Now if those numbers doesn't mean much to you, think of it like this - that's eight horsepower more than a Hayabusa and close to the same amount of torque from a smaller engine and in a bike that's 49kg lighter.

As impressive as the engine and performance numbers are, the important components are the ones that let you get at it, namely chassis, suspension and brakes. Keeping the lighter front wheel in front of the chassis are adjustable-for-everything Kayaba 43mm USD cartridge forks with Diamond Like Coating (DLC) to reduce friction. Overseeing rear wheel behaviour is another fully-adjustable rear shock, again from Kayaba, located between the all new, lighter and more rigid chassis and the erm... all new, lighter and more rigid swinging arm. Making sure the steering accommodates the changes are a rake and trail of 23.8 degrees and 96mm.

It's not easy finding new superlatives to pen about a bike like the GSX-R1000 K5. However, looking back over my notes there's a phrase scribbled in the corner of one dog-eared page that perhaps sums it up "Like sky diving without a parachute" Written shortly after coming from the first lap where I'd actually used full throttle.

Like a lot of really powerful engines it's deceptive. There's no real power kick anywhere in the delivery - and nothing you can really say about it other than a string of wind lost expletives that miserably fail to capture the heart-seizing thrust delivery. Yet despite the ridiculous amounts of sheer energy there's never a sense of it being wild and unmanageable. Give it a small amount of throttle and yes there's instant force at the back wheel pushing and smoothly accelerating, always precise but always contained. Give it full throttle and it just sucks you from wherever it was you thought you were into another dimension of fast-forward action - just like falling out of a plane.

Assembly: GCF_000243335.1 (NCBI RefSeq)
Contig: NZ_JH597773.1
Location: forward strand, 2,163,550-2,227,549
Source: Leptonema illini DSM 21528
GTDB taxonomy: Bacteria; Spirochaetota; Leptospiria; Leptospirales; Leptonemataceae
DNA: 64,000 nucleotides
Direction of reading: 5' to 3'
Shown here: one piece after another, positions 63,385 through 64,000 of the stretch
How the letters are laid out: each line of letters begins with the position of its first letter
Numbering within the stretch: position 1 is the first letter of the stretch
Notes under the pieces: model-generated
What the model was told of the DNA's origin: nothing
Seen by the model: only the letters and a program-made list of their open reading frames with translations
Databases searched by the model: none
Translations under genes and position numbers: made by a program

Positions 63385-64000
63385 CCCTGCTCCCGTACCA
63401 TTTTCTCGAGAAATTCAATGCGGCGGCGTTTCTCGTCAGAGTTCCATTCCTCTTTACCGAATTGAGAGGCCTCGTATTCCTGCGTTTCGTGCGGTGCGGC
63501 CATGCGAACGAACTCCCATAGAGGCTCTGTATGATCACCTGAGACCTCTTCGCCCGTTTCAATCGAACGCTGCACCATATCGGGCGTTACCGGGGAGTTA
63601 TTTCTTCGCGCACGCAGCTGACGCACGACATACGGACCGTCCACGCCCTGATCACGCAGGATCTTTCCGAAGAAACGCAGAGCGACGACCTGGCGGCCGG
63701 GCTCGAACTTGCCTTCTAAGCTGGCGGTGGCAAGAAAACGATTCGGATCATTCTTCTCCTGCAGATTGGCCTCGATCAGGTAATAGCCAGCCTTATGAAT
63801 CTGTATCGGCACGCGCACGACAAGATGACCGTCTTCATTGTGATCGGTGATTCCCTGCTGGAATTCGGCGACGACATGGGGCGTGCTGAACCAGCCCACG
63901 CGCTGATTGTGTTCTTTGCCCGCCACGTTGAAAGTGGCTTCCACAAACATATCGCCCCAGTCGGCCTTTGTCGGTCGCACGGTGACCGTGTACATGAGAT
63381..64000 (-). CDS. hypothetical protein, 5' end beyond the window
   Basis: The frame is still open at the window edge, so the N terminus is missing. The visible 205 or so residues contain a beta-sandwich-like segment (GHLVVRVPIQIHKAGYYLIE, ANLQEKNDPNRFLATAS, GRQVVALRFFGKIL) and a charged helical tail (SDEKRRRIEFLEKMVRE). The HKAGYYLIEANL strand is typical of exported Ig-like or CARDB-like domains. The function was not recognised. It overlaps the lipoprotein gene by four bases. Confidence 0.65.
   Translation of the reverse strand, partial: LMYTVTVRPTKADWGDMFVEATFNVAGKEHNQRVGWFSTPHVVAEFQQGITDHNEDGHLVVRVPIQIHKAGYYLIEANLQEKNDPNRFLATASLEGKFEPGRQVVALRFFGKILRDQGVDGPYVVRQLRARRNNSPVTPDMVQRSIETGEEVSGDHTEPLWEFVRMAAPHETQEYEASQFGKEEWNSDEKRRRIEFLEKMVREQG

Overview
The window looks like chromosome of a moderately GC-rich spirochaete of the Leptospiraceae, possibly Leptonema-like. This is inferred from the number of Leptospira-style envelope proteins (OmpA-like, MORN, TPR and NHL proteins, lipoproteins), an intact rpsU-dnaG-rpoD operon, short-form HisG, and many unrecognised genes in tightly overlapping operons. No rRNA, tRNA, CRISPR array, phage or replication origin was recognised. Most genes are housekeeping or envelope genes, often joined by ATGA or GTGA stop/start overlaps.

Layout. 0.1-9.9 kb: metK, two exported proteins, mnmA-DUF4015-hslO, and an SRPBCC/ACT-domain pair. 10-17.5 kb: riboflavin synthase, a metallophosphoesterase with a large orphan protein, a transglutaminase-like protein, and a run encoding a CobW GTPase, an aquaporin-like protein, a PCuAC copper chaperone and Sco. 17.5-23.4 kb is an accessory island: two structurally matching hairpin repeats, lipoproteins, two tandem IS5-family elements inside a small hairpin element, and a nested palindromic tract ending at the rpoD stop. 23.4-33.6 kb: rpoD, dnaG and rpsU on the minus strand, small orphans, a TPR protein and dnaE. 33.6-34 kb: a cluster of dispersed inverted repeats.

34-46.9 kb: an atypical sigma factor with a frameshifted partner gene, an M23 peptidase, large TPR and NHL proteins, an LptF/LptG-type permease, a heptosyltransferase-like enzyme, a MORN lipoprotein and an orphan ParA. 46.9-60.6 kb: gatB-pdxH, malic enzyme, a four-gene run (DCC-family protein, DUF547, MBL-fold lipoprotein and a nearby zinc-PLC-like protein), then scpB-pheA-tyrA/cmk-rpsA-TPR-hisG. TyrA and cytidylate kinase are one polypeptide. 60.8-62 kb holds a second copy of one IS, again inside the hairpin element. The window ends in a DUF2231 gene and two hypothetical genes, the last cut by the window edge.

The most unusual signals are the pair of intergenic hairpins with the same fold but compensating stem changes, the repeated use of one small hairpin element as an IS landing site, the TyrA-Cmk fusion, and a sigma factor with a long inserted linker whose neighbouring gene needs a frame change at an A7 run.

The same can be said for the handling too. The K5 is easier to ride than any of its predecessors, needing far less effort at the bars to take advantage of the agility permitted by the chassis geometry and the vast amounts of grip afforded by the Bridgestone BT014s. Although the springs and damping settings in the forks were set on the soft side at the start of the two days testing, once some extra preload, compression and rebound had been added, the tendency to float and settle after heavy braking or landings disappeared. The result was that on the approaches to bends, no matter how brutal you were in changing lines mid-corner or braking, no matter what size the bumps encountered around the track at full lean, the suspension composed itself in no time at all allowing ever-increasing levels of confidence. How confident? A younger and braver journo from the UK was seen sporting scuffs on his elbows that didn't come from crashing.

Suzuki has been synonymous with good gearboxes for years and so it came as a surprise to find that on more than one occasion the lever stuck on the up-change between second and third preventing shifts into fourth. Normally I would have just put it down to having feet that can't dance, but at least two other journalists reported similar problems. It's possible that it may have been something as simple as stickiness in the linkages, but no matter what the cause, the problem caused a few raised eyebrows as well as questioning looks.